Doctors missed opportunities to save the life of a premature Sheffield baby following a four-hour delay in giving her mother an emergency caesarian, a coroner has ruled.
Two doctors on the Jessop Wing at the Royal Hallamshire Hospital misinterpreted heart rate readings from baby Marissa Buttery-Calvert while she was in the womb.
An inquest heard the four hour and 15 minute delay in delivering Marissa meant she was born unconscious.
Efforts to revive her failed and the baby girl was pronounced dead at just eight hours old.
If the emergency caesarian had been carried out earlier, she would have been born conscious and potentially could have survived the congenital pneumonia, a post-mortem found the baby was suffering from.
Coroner David Urpeth said: “The evidence suggests that on two occasions the abnormal heart trace was incorrectly read as normal.
“There was a delay in over four hours.”
He said the evidence suggested that if Marissa been delivered earlier she ‘would have been born alive and may, but only may, have survived with treatment’.
Mr Urpeth added: “At the very least, there were several missed opportunities to save Marissa.”
He told Marissa’s parents Michaela Buttery and Ricky Calvert, from Parson Cross: “One can only imagine the heartache caused by losing your child.
“It is hard to comprehend how difficult that must be. The evidence has suggested earlier intervention may have made a difference.”
He said he would have ordered a Preventing Future Deaths report had the inquest not already been told of the steps had been taken at the hospital to prevent such a tragedy occurring again.
Dr Marta Cohen said a post-mortem examination indicated Marissa had caught congenital pneumonia while in the womb.
She said in her opinion, the ‘advanced’ nature of her illness meant earlier intervention would not necessarily have saved the baby’s life.
“It is probable nothing could have saved Marissa,” she said.
Neither of the two doctors who misinterpreted the heart rate traces were at the hearing to give evidence and neither were named.
Lead consultant Roobin Jokhi said both doctors had accepted the findings of his report that mistakes had been made.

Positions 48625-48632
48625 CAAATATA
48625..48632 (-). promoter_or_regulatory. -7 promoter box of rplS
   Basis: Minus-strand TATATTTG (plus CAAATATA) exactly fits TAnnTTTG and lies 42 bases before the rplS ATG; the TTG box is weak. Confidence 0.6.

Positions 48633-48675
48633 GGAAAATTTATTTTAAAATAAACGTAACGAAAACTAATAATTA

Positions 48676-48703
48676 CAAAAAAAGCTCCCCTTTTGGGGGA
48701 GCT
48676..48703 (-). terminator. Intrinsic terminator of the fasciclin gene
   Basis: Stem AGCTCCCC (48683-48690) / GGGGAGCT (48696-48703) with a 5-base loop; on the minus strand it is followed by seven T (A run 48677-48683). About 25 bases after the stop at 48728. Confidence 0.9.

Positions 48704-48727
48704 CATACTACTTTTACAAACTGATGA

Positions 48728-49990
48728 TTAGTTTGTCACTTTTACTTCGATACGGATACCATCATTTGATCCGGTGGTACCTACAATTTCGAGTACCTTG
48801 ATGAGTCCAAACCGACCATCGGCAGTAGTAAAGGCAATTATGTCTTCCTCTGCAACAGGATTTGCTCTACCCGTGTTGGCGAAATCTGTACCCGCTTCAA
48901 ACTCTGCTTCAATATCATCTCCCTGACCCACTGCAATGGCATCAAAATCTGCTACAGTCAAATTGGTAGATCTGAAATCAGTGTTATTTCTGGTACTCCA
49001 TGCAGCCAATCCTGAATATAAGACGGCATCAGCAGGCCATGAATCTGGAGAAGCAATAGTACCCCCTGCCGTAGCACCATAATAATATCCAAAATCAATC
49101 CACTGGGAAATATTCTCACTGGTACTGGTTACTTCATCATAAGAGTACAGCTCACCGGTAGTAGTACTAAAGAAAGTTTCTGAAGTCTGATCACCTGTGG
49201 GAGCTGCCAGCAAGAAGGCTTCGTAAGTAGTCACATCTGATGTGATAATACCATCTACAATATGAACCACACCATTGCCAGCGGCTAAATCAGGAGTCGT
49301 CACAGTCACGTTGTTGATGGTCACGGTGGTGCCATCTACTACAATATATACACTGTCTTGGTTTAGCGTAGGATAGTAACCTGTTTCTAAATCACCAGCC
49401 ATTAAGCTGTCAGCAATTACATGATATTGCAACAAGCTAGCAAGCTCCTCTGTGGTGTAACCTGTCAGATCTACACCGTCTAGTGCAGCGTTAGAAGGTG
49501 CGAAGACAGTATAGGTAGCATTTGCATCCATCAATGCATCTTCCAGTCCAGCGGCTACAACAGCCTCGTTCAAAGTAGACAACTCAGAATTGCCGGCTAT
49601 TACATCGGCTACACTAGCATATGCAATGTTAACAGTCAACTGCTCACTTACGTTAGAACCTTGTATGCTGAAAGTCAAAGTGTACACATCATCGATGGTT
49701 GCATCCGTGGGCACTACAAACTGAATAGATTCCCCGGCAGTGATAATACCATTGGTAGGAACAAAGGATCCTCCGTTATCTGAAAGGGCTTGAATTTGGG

The inquest was told Ms Buttery was admitted to the Jessop Wing on November 30 last year when she was 35 weeks pregnant and her waters had broken.
The court heart she had spoken to midwife Donna Blackwell at 5.25am on December 2 to say she was bleeding.
At around 6.30am, she reported the bleeding was getting worse – resulting in a doctor being called.
Mr Jokhi said a junior doctor incorrectly classified the baby’s heartbeat as normal.
Nurse Blackwell said she was ‘reassured’ at the time by the doctor’s assessment, but ‘with hindsight’ said she could have asked a more senior doctor to review the readings.
Ms Buttery was examined around 90 minutes later by a more senior doctor who again incorrectly classified the heartbeat as normal.
Marissa was eventually delivered by emergency caesarian at around 11am – four-and-a-half hours after her initial assessment.
Mr Jokhi said her baby heart rate traces on the morning of December 2 showed ‘a marked change’ from the previous ones carried out on November 30 and December 1.
He said within 15 minutes of the first trace that morning, a plan should have been put in place for the delivery of the baby.
Mr Urpeth asked whether Mr Jokhi thought the outcome would have been different had that happened.
The consultant said if she had been delivered earlier ‘she may well have been alive but it would not be possible for anyone to say’ whether she would have survived the pneumonia.
Mr Urpeth said: “Probably she would have been alive at that point but you can’t say whether she would have survived. But she may have done.”
Mr Jokhi agreed there had been a ‘lost opportunity’.
He said both doctors have undergone a ‘period of retraining’, with all relevant staff given mandatory training on baby heart rate traces.
A hospital trust review found midwives had acted appropriately in relation to the care of Ms Buttery and her daughter.